Although there were contemporary claims Princeton pitchers Fred Henry and Ed Davis threw curve balls in the 1860's, rules restrictions prior to 1872 reduce the significance of whatever type of deceptive pitch they may have used. By the time Joseph Mann, Class of 1876 arrived on campus, however, throwing a curve was permissible, assuming, of course, the pitcher knew how to throw it. That was no small issue at a time when there were few, if any, players with prior experience who could help a newcomer master the pitch. In a June 10, 1900 letter to the New York Times and in Athletics at Princeton, Mann claimed he accidentally discovered how to throw a curve ball in the fall of 1874 during a game between teams made up of students aligned with the Democratic and Republican parties. Suffering from a sore finger, Mann changed his grip on the ball and to his surprise started throwing pitches that curved as they approached the plate. Note that the Princeton pitcher didn't claim he discovered the curve ball, but much more modestly, although still importantly, how to throw it.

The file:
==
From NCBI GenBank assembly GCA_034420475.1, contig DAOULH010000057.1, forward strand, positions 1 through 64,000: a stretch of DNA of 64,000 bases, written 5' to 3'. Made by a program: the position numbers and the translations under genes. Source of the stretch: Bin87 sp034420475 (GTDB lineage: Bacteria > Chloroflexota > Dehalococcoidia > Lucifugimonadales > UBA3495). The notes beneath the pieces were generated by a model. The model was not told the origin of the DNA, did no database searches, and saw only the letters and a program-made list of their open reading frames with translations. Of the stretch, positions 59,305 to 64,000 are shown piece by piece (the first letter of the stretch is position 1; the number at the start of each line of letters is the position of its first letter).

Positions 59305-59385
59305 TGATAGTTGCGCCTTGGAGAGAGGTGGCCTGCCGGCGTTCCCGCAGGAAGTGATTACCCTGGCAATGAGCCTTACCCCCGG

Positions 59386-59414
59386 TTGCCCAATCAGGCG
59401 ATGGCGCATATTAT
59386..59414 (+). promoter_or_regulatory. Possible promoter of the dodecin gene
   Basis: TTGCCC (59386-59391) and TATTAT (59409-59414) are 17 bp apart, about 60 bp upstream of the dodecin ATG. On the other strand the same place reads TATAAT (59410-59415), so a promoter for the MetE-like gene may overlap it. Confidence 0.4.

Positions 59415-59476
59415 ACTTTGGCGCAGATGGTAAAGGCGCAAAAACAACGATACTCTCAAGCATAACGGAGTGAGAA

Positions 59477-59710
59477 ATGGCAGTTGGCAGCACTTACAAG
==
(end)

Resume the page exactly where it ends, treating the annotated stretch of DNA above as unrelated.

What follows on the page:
James McCosh - president of Princeton 1868-1888